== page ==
Stats Show The Oldest Millennials Are Way Behind On Building Wealth – Here’s How They Can Save Themselves

millennial money

The oldest millennials — lovingly referred to as “geriatric millennials” — are turning 42 this year. Unlike the generations before them (gen X, baby boomers and the silent generation), millennials have gone way off the rails financially. And for older millennials, it is time to take a long, hard look in the mirror and at their finances to make sure they are on track to build wealth and eventually retire comfortably.

According to data from the Federal Reserve, the oldest millennials are not only saddled with debt, but they are behind previous generations when it comes to net worth. In fact, millennials only own 2% of the wealth in the entire country. When baby boomers were the same age, they owned over 20% of the country’s wealth in 1989.

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How did millennials fall so far behind?

For starters, wages have been very stagnant. They have only risen 20% since 1989. While home prices have risen over 33%.

Debt is also a big factor. College was more expensive for millennials and many took on student loans that they regret.

millennial debt
Federal Reserve

When you add up all these financial roadblocks it is no wonder that millennials account for only 2% of the country’s wealth. In terms of net worth comparison, they are 20% behind the average baby boomer net worth at the same age. In 1989 the oldest boomers had an average net worth of $113,000, while the oldest millennials only have $91,000 as of 2019.

How can millennials get back on track?


Try to eliminate all outstanding credit card and student loan debt. If you’re burning $600 per month on a car payment, think about buying a more reasonably priced used car and drive it to the grave. Mortgage debt is generally fine as long as you wouldn’t consider yourself “house poor.”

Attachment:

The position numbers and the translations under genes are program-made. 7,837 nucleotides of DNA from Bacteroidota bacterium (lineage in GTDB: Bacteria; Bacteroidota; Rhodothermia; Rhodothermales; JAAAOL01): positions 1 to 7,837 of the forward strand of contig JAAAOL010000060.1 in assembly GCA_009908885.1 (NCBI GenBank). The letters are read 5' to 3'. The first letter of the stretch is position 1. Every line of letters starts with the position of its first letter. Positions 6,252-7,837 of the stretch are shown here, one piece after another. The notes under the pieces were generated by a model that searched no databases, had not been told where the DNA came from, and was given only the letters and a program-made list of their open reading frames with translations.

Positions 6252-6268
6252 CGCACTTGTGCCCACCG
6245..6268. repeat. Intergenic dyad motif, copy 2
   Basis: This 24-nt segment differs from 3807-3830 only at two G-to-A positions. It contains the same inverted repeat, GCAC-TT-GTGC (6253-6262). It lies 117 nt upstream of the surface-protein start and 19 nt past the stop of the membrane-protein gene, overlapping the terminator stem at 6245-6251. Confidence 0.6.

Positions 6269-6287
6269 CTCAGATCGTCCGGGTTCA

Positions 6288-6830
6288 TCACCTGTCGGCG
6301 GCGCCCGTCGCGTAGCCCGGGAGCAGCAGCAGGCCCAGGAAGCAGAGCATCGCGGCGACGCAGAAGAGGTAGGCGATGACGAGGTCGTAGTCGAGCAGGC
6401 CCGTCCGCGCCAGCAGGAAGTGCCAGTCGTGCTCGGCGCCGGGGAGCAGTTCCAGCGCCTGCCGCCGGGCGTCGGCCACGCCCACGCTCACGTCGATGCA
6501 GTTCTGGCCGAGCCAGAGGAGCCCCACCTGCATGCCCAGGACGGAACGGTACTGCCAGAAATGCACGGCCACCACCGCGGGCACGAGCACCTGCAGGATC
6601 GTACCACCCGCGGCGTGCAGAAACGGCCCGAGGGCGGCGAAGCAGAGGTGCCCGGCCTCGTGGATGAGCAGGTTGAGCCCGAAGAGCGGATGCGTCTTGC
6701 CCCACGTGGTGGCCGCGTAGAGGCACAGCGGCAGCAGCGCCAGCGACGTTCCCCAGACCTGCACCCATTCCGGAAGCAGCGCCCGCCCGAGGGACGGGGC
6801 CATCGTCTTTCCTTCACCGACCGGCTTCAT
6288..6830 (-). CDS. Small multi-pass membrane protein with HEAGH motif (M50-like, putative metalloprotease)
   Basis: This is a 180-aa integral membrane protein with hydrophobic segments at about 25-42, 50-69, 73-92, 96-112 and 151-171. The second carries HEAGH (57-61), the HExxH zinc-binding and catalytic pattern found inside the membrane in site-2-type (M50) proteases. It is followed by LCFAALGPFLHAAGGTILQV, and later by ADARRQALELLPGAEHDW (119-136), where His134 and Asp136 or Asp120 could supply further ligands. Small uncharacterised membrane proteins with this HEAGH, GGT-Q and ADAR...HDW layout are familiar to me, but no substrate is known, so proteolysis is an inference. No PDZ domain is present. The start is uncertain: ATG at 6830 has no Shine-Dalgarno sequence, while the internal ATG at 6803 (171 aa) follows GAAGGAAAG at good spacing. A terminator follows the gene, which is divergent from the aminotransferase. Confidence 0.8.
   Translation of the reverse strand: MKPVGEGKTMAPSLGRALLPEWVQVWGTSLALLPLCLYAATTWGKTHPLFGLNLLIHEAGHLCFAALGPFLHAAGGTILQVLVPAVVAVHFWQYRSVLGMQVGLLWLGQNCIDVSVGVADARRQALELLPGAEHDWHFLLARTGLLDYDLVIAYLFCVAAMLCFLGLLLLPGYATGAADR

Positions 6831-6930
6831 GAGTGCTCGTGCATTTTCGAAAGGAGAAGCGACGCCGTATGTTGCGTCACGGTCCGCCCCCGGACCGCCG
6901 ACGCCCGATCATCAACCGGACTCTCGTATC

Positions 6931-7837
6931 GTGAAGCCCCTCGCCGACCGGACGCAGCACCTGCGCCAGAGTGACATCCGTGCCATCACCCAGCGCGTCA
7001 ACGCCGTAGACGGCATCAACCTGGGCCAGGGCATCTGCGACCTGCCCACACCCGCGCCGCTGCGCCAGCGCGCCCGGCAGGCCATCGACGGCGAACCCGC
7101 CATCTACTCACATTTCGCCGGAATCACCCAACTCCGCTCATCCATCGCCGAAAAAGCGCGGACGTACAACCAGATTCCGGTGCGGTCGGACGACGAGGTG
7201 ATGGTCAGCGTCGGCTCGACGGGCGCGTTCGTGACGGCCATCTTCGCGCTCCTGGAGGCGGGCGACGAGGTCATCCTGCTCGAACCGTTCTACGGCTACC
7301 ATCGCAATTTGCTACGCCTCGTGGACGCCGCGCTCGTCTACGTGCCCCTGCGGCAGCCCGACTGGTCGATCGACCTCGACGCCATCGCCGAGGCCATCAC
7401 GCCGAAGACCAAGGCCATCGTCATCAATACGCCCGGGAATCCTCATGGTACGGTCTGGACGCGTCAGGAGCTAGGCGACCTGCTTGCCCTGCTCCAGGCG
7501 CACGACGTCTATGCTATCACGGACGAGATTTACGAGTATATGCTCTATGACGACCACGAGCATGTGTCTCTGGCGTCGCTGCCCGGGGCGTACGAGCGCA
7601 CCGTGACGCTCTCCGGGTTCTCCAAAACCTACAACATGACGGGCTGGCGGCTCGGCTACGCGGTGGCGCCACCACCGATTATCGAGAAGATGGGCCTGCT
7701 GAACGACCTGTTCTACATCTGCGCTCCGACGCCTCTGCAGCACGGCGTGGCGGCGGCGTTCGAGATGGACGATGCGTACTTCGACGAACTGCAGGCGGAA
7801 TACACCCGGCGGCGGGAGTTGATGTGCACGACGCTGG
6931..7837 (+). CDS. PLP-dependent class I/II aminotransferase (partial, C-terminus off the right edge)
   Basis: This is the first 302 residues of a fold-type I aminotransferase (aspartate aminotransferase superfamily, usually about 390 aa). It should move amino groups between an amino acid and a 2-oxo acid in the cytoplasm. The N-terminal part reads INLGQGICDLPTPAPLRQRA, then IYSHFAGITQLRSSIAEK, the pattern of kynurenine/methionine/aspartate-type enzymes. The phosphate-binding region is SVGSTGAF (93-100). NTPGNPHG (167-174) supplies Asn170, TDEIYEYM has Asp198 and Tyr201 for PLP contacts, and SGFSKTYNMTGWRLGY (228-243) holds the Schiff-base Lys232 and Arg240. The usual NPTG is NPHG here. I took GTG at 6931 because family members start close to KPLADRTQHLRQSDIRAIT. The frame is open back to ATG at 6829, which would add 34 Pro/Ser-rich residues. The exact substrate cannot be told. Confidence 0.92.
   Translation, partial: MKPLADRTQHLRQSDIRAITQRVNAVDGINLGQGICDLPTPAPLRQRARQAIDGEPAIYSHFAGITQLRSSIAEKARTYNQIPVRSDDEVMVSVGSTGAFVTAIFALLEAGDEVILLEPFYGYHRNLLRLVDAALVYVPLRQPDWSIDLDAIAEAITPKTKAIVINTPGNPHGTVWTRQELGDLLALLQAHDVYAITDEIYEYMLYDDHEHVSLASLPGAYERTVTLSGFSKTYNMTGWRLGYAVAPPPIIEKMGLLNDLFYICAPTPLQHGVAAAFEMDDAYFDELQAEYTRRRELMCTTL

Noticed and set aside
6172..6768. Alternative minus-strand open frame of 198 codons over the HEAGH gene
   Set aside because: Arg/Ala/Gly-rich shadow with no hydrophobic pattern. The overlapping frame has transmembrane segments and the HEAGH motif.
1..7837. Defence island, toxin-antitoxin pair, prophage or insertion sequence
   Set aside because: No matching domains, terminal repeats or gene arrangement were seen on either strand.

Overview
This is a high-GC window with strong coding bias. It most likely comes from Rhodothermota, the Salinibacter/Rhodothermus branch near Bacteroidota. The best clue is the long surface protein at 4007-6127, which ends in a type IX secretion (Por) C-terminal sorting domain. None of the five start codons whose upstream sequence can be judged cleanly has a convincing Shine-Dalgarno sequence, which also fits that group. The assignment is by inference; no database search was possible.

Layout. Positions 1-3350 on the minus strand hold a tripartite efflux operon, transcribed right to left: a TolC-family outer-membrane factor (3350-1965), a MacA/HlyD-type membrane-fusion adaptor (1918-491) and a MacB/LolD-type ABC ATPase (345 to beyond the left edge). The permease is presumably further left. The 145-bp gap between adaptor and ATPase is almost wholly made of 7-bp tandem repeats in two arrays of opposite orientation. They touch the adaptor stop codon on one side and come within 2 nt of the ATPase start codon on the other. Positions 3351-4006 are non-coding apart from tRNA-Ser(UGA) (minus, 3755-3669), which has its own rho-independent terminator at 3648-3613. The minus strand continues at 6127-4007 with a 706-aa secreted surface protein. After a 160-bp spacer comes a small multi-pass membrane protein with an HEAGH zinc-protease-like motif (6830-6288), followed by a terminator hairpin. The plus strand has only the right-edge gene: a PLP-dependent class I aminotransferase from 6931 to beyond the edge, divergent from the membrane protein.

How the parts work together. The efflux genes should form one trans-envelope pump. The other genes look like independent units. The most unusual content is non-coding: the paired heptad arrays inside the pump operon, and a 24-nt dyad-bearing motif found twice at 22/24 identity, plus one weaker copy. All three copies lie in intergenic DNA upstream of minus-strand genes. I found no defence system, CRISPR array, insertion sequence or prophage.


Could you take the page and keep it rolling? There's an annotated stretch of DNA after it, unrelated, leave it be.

Calculate how much it will take to comfortably retire. There are a number of ways to do this, but we’ve recently posted a very easy way to calculate your freedom number.


Create a budget and a plan of action. Understanding how you’re spending money will ultimately help you save and invest more. And the more you save and invest, the sooner you can achieve financial freedom.


Stick to your plan and automate your savings and investments.

Here is a quick example of what it will take a 40-year-old to have a net worth of $2 million by age 60. Since the national average of net worth for the oldest millennials is currently $91,000 we will use that as the starting point.

  • Age: 40
  • Retirement Target Age: 60
  • Average Annual Return: 8%
  • Monthly Investment To Reach $2mil: $2,650

Considering the median household income in the United States in 2020 was $68,400, investing $2,650 per month is a lot of money to most people. The good news is, older millennials who are way behind the curve would only need to save and invest $1,000 per month to hit $1 million by age 60. And with people living longer, waiting till age 65 to retire would give your investment accounts a sizable boost. In fact, if you were to invest $2,650 per month, those extra 5 years of employment would take your account over $3 million.

All hope is not lost, fellow millennials. There is time, but it is running out.

C. James

C. James is the managing editor at Wealth Gang. He has a degree in finance and a passion for creating passive income streams and wealth management.